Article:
In the fall of 2010, 17 students at New Jersey’s Ramapo College, along with six of their friends, were hospitalized for severe alcohol intoxication after a night of partying. Soon after, a similar event occurred at Central Washington State College, where nine students became ill and required hospitalization. One student reportedly had a blood alcohol level of .3 percent, dangerously high. The culprit in both these cases was identified as Four Loko, a caffeinated, fruit-flavored malt beverage that had been on the market since 2005. Ramapo immediately banned the drink from campus, as did the state of Washington. As other reports of injuries and blackouts came in from around the country, dozens of other colleges and universities followed suit, warning students to avoid the beverages or banning them entirely.
In November 2010, the U.S. Food and Drug Administration effectively banned caffeinated alcoholic beverages. The agency warned four brewers, including Phusion Projects, which makes Four Loko, that these “energy drinks” were a public health concern—and that they could only remain on the market if the caffeine was removed. The companies complied, decaffeinating their products, but not before entrepreneurs bought up huge quantities of the energy drinks, creating an expensive black market for what became known as “blackout in a can.”
The appeal of Four Loko and similar drinks, for its largely youthful market, is obviously getting drunk—but not in the usual way. Some clinicians believe the caffeine, a stimulant, counters the soporific effects of alcohol—so that drinkers can stay awake longer, and consume more alcohol, before passing out. That is what the FDA believed and argued—and that was the rationale for the ban on caffeine as an ingredient.
But the scientific evidence on this point is far from conclusive, and some questions still need answers. For example, Phusion Projects itself argued—in defending Four Loco—that the drink was really “comparable to having coffee after a meal with a couple glasses of wine.” And the company has a point. Four Loko should have the same effect as wine and coffee—but it doesn’t, and why not? Why does this particular beverage leave people so inebriated that they require emergency hospitalization?
Psychological scientist Shepard Siegel of McMaster University, Ontario, thinks he may have an answer, and if he’s right, even the decaffeinated energy drinks still on the market may pose a health threat for some. The real culprit in Four Loko, Siegel argues, may not be the caffeine at all, but rather the fruit flavors—and their effect on alcohol tolerance.
Four Loko doesn’t taste like beer or other malt beverages. Instead it tastes like fruit: watermelon, lemon lime, blue raspberry, and so forth. This is significant, Siegel says, because of the psychology of alcohol tolerance. It’s been known for many years that drugs—including alcohol—have an enhanced effect if taken in connection with unfamiliar cues. So, for example, people who only drink at home, in the den after dinner, will likely get higher when they drink at a wedding—even though they drink exactly the same amount of booze. Similarly, a habitual scotch drinker comes to associate alcohol with the taste of scotch, and as a result becomes more tolerant of scotch’s alcoholic content over time. It takes more scotch to get a buzz. But if that scotch drinker consumes the same amount of alcohol in a novel form—say as a banana daiquiri—then he or she will respond like a less experienced drinker.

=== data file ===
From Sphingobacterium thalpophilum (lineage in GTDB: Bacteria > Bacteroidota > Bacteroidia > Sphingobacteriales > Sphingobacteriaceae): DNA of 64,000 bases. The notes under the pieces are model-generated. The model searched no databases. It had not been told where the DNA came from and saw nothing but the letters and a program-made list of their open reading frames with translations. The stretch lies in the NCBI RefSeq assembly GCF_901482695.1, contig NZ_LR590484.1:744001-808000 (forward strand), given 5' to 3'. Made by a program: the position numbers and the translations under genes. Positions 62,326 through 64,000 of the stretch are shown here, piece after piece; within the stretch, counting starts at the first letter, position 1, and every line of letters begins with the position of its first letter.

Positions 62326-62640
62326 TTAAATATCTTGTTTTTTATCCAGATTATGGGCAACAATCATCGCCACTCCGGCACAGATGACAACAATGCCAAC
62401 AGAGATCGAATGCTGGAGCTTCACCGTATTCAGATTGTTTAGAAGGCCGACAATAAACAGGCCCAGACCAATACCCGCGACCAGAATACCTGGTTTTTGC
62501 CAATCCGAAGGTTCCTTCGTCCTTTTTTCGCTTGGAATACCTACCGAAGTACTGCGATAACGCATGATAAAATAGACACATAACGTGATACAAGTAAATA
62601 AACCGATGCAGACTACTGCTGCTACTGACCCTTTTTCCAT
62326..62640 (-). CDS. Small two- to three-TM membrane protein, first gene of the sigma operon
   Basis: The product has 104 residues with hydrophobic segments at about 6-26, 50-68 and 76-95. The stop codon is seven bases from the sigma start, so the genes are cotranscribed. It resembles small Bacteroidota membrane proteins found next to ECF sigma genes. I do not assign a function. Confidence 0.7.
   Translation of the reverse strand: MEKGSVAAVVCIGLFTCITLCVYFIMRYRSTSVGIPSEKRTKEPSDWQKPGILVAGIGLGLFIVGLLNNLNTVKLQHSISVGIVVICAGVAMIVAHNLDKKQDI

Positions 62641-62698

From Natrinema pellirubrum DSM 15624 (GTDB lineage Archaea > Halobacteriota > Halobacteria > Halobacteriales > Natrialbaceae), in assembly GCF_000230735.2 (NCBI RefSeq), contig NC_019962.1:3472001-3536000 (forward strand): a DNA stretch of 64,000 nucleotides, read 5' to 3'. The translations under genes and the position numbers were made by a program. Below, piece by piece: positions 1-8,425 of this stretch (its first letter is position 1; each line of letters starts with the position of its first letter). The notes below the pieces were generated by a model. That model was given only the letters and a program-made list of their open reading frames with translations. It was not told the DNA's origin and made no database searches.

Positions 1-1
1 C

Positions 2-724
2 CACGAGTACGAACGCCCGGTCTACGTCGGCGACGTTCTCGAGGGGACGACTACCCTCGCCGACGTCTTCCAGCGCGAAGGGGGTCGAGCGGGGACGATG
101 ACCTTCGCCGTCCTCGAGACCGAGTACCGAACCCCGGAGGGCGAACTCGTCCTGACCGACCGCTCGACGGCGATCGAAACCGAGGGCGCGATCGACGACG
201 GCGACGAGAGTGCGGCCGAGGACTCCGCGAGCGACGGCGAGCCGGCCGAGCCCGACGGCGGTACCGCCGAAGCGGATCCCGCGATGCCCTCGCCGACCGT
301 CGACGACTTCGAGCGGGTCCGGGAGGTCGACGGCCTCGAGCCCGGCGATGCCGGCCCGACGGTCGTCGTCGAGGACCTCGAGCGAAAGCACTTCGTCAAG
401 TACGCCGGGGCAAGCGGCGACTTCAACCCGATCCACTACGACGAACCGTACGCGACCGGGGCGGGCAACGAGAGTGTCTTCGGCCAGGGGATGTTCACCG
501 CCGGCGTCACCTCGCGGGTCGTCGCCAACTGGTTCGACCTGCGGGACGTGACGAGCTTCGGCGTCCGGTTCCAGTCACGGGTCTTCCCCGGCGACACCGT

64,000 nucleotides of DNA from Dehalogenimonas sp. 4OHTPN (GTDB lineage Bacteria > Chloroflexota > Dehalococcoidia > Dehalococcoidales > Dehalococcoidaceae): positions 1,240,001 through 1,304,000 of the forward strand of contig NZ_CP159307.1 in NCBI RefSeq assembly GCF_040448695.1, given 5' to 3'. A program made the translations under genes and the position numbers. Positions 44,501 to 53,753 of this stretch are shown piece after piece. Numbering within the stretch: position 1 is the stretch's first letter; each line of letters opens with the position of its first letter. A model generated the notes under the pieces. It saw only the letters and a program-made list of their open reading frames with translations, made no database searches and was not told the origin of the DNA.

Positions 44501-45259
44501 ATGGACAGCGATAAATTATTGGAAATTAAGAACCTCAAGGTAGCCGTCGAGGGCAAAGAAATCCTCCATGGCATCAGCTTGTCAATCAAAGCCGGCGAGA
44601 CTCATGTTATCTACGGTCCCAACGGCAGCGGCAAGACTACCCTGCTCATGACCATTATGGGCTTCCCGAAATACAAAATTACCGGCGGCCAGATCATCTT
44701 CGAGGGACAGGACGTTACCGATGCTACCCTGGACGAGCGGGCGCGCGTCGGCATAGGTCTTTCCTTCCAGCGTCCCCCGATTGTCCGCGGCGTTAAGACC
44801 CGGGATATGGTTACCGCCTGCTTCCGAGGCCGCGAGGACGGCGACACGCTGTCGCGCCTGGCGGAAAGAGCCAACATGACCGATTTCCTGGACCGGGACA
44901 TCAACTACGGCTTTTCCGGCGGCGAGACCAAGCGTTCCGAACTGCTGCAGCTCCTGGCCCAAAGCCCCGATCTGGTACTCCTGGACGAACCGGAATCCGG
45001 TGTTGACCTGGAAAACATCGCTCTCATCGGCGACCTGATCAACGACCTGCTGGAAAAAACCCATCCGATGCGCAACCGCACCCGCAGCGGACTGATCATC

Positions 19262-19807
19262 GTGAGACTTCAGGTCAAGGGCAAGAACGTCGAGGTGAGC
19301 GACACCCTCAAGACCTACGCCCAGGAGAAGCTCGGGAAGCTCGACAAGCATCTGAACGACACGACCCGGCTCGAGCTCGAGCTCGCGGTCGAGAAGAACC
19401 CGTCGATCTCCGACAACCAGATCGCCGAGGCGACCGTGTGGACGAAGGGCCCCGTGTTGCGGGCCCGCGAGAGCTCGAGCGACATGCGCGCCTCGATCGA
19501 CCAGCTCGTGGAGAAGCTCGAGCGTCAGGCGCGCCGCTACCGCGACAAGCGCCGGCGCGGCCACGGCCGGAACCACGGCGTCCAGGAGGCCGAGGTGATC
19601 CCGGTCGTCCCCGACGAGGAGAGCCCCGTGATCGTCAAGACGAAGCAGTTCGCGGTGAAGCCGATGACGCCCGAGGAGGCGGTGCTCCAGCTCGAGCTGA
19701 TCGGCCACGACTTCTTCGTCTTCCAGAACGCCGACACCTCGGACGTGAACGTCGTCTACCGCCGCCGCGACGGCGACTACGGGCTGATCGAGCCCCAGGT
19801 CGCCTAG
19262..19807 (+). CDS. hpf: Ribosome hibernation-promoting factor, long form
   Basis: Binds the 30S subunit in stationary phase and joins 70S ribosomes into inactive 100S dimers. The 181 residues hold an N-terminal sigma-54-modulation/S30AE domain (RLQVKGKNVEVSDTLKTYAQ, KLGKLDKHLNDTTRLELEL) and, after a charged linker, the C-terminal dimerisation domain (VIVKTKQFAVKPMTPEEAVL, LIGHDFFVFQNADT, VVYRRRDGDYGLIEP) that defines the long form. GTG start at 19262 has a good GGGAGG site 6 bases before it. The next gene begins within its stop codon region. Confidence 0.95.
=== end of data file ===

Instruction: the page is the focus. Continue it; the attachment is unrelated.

This robust phenomenon is known in the jargon of the field as “situational specificity of tolerance,” and it can be explained this way: Tolerance gets connected to specific cues because—out of our awareness—we prepare ourselves for the physiological consequences of alcohol intake as soon as we see a cue that alcohol is on its way. This preparation tends to diminish alcohol’s effect, leading to tolerance over time.
Siegel proposes, writing in the on-line version of the journal Perspectives on Psychological Science, that this may be what’s occurring with Four Loko. He cites one food critic, who described Four Loko as “malt liquor in confectionary drag.” It’s synthetically fruity and “biliously colored”—in short, not the customary taste and look of booze. Four Loko may be especially potent as an intoxicant because of its unfamiliar cues.
In theory, of course, one could become a regular watermelon Four Loko drinker—just as some are martini drinkers and others Cabernet drinkers. Tolerance would develop the same way over time. The problem may come from Four Loko aficionados switching around—drinking watermelon one time, then cranberry-lemonade, and so forth. The switching of flavors—situational cues—weakens tolerance, increasing the chances of drunkenness and blackouts.
Such switching may be more likely now, Siegel believes, because of Four Loko’s newest marketing strategy. Earlier this year, Phusion Projects announced a new product, called Four Loko XXX Limited Edition. This drink is now available in four new fruit flavors, but—more important in terms of psychology and tolerance—each flavor is available for only four months. What that means is that even if a drinker comes to like—and tolerate—Green Apple Limited Edition, that flavor will soon be gone, to be replaced by Blueberry Lemonade, with new and unfamiliar cues.
Wray Herbert’s book, On Second Thought, will soon be out in paperback. Excerpts from his two blogs—“We’re Only Human” and “Full Frontal Psychology”—appear regularly in Scientific American Mind and The Huffington Post.
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